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Where Taxpayers and Advisers Meet

Foreign property value sold vs value submitted for probate

Jazla010
Posts:1
Joined:Fri Apr 30, 2021 2:37 am
Foreign property value sold vs value submitted for probate

Postby Jazla010 » Fri Apr 30, 2021 4:03 am

Hi

Really unsure about our tax position here. Our solicitor thinks we're liable for a chunk of capital gains tax but I wonder if I need to challenge her a bit more.

So: Lost dad last year March 2020. Prior to his death, he had inherited a property from my grandparents but had not tied up all the paperwork to transfer deeds into his name so was actually still in my grandma's name (being managed by a Trust). Property was abroad.

Our probate application took a while to sort but finally submitted December 2020. Its about to be May 2021 and we are still awaiting grant of probate... hopefully any day/week now.

The value we submitted for the foreign property was $875K (around £432k). This was based on a private sale offer we had received at time (which subsequently fell through) for that amount which was also in line with a local estate agent valuation (850k-900k) and a bit more than the chartered surveyor date of death valuation of 800k. We always felt that these values were on low side (private sale offer was originally 940k but they couldn't get their finances together so we dropped price to 875k but then fell through again). However we also recognise its a particularly unique property so difficult to put a price on.

Fast forward a couple months and we start investigating options to put house on open market... at this point the estate agent valuations are now in the region of $1-1.2mill. Apparently its a sellers market and auction is the way to go.

So that's what we did. We put the house up for sale and yesterday, following a 5 week marketing campaign, sold under the hammer for $1.3mill (£678K by yesterdays exchange rate)!!! Due for completion at the end of May - which we've been able to do as deed didnt ever transfer to his name.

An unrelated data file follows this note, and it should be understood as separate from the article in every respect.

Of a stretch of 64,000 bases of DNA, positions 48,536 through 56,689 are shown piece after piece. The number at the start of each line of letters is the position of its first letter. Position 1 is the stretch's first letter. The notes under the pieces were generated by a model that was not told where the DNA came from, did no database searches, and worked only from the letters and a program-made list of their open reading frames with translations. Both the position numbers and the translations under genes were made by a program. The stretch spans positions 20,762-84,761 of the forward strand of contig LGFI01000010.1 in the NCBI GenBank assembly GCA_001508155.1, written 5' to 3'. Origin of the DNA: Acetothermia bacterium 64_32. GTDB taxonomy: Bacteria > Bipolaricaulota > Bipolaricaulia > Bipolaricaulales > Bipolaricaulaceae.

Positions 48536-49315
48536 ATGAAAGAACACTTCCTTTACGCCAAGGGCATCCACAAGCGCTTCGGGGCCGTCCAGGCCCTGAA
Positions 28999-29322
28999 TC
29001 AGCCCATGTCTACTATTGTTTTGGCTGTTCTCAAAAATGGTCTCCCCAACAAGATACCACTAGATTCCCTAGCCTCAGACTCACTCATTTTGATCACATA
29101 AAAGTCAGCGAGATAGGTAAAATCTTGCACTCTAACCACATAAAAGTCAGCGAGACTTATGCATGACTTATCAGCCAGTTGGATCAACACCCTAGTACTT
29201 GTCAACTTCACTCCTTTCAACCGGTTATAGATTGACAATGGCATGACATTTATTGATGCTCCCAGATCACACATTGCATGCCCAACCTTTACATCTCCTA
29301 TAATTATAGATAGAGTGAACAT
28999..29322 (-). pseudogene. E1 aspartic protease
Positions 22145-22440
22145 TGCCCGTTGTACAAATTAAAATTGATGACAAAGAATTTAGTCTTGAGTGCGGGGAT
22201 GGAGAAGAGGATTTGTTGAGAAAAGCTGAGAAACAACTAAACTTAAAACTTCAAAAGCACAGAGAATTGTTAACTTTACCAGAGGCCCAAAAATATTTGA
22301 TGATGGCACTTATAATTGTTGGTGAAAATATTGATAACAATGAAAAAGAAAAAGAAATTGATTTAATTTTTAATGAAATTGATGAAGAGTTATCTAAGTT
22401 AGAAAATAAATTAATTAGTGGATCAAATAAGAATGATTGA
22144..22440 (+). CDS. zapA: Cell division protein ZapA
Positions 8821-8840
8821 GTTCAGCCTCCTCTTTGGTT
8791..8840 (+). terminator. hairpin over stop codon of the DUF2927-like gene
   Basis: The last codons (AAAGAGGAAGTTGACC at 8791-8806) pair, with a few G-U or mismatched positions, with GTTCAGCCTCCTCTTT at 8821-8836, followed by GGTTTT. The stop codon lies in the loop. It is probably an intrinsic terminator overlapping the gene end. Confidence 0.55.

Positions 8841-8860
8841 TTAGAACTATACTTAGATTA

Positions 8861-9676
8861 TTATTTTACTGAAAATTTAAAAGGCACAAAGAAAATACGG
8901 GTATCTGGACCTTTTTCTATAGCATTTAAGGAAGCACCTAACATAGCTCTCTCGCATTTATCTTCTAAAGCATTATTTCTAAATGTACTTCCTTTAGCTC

Anyway this represents a difference of $425K/£246K (which is vastly more than we really thought possible (bids had been teetering at the 1 mill mark but then suddenly very quickly hiked up when 2 'big fish' bidders went head to head, I guess they spotted the development potential vs buying to live in.

Liabilities yet to be totted up but let's work on the basis that there is a £200-210K difference after liabilities for value submitted vs what it now is. How do we handle this?

My parents combined nil rate band had 625K left less the 432k house value, leaving £193k nil rate band unused.

So potentially the at sale house value takes us over the threshold in which case inheritance tax would be liable on £7-17K (thereabouts).

OR as our solicitor is advising- capital gains tax is due on the difference of sold price vs value submited (ie capital gains tax due on £200-210k (or thereabouts).

I feel like we have grounds to challenge solicitor view because grant of probate hasn't yet been issued, and it's less than 2 years since dad's death that we are wanting to amend value (13 months since dad's date of death). Plus also the final selling price takes us over the Nil Rate Band threshold.

Surely this is not entirely down to market conditions?

Very grateful for any thoughts on how to approach.... thanks muchly!

Lee Young
Posts:2697
Joined:Wed Aug 06, 2008 3:26 pm
Contact:

Re: Foreign property value sold vs value submitted for probate

Postby Lee Young » Mon May 17, 2021 5:34 pm

If inheritance tax (IHT) was not paid on the initial set of figures declared, but could be now if the sale price more accurately reflects the value of the property at the date of death, then you will need to confirm the new figures with HMRC. CGT is likley to be payable if HMRC accepts your lower inheritance tax date of death values, but they are only set in stone if accepted by HMRC, which they will not have been if no IHT paid.

If the increase is due to market conditions changing between date of death and sale then this is absolutely a CGT issue. IHT is just a snap shot value of the estate/particular assets at the date of death. Things change and therefore if a profit has been made then CGT is payable on that profit. The IHT value of the profit sets your CGT base costs, so this needs to be established before you can then argue over any CGT.
Lee Young
Solicitor, Chartered Tax Adviser and Trust and Estate Practitioner


Partner, Frettens LLP
lyoung@frettens.co.uk
01202 491701


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